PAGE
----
ESA Science & Technology - News Archive
Currently crossing the skies above Earth, Comet C/2020 F8 (SWAN) has the potential to become a more prominent naked eye object by late May or early June. Yet it wasn't discovered by someone looking up at the night sky.
Published: 13 May 2020
The outermost part of our planet's atmosphere extends well beyond the lunar orbit – almost twice the distance to the Moon.
Published: 20 February 2019
Scientists using the ESA/NASA SOHO solar observatory have found long-sought gravity modes of seismic vibration that imply the Sun's core is rotating four times faster than its surface.
Published: 1 August 2017
Originally planned for a two-year mission, the ESA–NASA Solar and Heliospheric Observatory, SOHO, is today celebrating two decades of scientific discovery.
Published: 2 December 2015
It may have been designed to probe and monitor the Sun, but the ESA/NASA Solar and Heliospheric Observatory (SOHO) has also found fame as a comet finder. A record-breaking 2890 comets have been discovered with SOHO since its launch in 1995, more than any other comet hunter in history!
Published: 4 March 2015
A new analysis of data from the ESA/NASA Solar and Heliospheric Observatory (SOHO) spacecraft has revealed that comet 2012/S1 (ISON) stopped producing dust and gas shortly before it raced past the Sun and disintegrated.
Published: 16 July 2014
ESA has released interactive, open-source software that gives both scientists and the public an unprecedented insight into the ever-changing face of the Sun.
Published: 14 December 2010
Data from the SOHO and GOES spacecraft have enabled a team of European scientists to shed new light on the role of solar flares in the total output of radiation from the Sun. Their surprising conclusion: X-rays account for only about 1% of the total energy emitted by these explosive events.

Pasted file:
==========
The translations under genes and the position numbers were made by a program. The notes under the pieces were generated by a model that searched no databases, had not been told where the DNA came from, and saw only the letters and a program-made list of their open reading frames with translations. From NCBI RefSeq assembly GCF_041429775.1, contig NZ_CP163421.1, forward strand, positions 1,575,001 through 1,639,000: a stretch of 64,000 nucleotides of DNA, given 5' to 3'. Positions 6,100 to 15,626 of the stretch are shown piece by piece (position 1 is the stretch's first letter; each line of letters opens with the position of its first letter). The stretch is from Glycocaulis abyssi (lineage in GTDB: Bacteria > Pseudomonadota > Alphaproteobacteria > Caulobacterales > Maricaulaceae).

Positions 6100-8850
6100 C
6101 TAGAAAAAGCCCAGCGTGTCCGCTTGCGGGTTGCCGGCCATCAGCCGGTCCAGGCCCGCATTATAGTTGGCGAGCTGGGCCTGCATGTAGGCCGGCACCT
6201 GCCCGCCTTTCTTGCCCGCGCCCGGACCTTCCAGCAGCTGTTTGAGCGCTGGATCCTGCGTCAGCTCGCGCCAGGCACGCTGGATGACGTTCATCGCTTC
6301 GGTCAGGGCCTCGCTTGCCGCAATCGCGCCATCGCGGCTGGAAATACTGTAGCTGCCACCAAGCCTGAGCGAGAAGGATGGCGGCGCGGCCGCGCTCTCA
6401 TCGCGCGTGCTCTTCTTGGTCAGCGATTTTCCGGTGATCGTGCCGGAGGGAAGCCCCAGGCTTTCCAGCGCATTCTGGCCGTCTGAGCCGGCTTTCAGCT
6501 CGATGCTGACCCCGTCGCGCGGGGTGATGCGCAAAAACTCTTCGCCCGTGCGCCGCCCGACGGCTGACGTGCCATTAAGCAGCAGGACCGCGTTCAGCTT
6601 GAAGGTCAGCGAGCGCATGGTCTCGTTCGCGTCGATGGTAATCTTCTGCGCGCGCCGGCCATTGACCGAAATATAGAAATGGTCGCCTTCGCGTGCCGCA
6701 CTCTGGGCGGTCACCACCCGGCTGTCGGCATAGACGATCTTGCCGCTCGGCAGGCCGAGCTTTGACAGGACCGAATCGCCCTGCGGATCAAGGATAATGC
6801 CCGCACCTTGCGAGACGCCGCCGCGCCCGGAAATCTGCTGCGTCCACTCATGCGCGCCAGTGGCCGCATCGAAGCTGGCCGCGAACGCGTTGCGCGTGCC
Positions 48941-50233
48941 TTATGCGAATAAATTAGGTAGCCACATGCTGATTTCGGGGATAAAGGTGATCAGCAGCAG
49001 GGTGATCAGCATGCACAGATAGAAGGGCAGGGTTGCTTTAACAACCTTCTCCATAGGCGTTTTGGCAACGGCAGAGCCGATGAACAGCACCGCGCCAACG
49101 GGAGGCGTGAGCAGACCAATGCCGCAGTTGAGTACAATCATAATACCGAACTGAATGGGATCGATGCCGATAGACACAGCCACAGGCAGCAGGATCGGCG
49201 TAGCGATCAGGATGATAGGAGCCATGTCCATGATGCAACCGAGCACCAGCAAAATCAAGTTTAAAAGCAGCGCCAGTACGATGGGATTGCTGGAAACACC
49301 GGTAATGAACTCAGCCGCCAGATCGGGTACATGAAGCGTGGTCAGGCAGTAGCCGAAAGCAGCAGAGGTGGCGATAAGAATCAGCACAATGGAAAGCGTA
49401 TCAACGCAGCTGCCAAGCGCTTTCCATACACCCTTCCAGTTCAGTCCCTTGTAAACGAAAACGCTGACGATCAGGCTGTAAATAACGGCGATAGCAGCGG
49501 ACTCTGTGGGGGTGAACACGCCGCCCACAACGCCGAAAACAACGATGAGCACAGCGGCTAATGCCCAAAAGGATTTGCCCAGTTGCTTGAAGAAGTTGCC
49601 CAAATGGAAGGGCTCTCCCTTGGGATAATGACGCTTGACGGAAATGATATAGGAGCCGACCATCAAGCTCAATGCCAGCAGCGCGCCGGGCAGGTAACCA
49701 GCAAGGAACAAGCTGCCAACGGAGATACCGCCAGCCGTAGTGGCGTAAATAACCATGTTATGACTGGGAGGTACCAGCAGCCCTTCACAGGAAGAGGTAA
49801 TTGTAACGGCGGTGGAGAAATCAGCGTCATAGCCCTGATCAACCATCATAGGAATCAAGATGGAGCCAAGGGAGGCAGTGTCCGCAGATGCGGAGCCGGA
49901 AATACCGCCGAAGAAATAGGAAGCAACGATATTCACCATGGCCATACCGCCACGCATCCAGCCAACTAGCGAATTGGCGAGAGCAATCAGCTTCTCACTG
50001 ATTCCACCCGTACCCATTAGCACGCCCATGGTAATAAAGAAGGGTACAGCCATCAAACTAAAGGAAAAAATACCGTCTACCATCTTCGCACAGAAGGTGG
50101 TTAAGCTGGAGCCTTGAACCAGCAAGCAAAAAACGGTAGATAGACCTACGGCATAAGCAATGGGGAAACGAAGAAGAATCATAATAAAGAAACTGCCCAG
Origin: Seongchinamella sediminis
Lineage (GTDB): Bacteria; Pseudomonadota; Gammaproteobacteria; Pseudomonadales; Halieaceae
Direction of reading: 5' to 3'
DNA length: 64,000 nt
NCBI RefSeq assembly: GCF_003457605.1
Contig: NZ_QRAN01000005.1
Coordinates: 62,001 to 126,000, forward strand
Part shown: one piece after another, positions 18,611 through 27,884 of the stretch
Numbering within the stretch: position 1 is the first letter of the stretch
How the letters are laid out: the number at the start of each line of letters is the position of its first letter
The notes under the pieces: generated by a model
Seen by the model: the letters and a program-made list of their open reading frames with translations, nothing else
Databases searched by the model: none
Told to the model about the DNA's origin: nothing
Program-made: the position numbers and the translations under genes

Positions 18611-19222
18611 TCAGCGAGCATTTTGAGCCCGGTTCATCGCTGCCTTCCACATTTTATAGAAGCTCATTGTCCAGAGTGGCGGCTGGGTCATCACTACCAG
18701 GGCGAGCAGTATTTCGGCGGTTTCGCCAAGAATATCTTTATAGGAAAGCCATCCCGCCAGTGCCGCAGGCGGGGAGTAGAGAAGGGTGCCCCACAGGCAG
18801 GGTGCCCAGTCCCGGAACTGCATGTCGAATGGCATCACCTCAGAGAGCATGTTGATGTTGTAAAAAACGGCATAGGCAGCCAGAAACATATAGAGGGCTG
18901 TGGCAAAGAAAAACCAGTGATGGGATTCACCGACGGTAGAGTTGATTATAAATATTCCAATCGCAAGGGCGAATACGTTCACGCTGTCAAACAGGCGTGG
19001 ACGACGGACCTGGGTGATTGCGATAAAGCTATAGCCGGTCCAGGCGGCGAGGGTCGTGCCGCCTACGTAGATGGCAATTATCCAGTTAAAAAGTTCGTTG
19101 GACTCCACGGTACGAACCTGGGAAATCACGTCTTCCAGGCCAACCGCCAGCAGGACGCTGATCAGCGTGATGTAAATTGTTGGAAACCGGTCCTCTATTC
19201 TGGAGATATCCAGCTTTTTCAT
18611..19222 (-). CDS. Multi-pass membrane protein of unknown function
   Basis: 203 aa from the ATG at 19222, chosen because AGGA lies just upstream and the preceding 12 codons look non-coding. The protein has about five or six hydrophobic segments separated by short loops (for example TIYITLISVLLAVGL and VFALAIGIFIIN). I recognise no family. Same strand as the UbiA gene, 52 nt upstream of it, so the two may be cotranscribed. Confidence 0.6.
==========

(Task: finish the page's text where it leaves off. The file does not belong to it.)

Published: 12 October 2010
The EIT camera on board SOHO has transmitted a picture of the solar corona every 12 minutes for almost 15 years - after a remarkable career it is now time for a change in pace.
Published: 21 September 2010
Access to data from the ESA-NASA SOHO mission has just become easier with the launch of a new SOHO science archive with enhanced capabilities for searching and visualising the vast SOHO data archive.
Published: 23 November 2009
Data from the VIRGO instrument on SOHO have been used to show that solar flares drive global oscillations in the Sun. This confirms a prediction made more than 30 years ago.
Published: 17 April 2008
Having passed its perihelion on 12 January, Comet C/2006 P1 (McNaught) is the brightest comet ever observed by SOHO and indeed the brightest comet in the sky in the past 40 years
Published: 16 January 2007
With the Sun's activity currently at a minimum, SOHO may have observed the first sign of the new solar cycle in the form of an active region with reversed magnetic polarity.
Published: 30 August 2006
The Science Programme Committee has approved the extension of the SOHO mission by more than two years, allowing the spacecraft to further extend its successful observations of the Sun.
Published: 24 May 2006
On 2 December 1995 the joint ESA-NASA SOHO mission was launched. In the following 10 years SOHO has monitored the Sun almost continuously throughout the current solar cycle.
Published: 2 December 2005
Based on observations by the ESA/NASA SOHO mission a Chinese-German team of scientists have identified the magnetic structures in the solar corona where the fast solar wind originates.
Published: 22 April 2005
Published: 14 March 2005
Published: 26 January 2005
From 26 December 2003 to 7 January 2004 the SOHO spacecraft went through a period known as a "Keyhole". For SOHO, now into its ninth year of operations, this is a relatively new event, and a direct result of the difficulties experienced with the High Gain Antenna (HGA) during the summer of 2003.
Published: 9 January 2004
The SOHO-SWAN team has used the new Lyman-alpha method to monitor the activity of a giant sunspot duo on the Sun's far side. The duo was responsible for the solar storms in October.
Published: 19 November 2003
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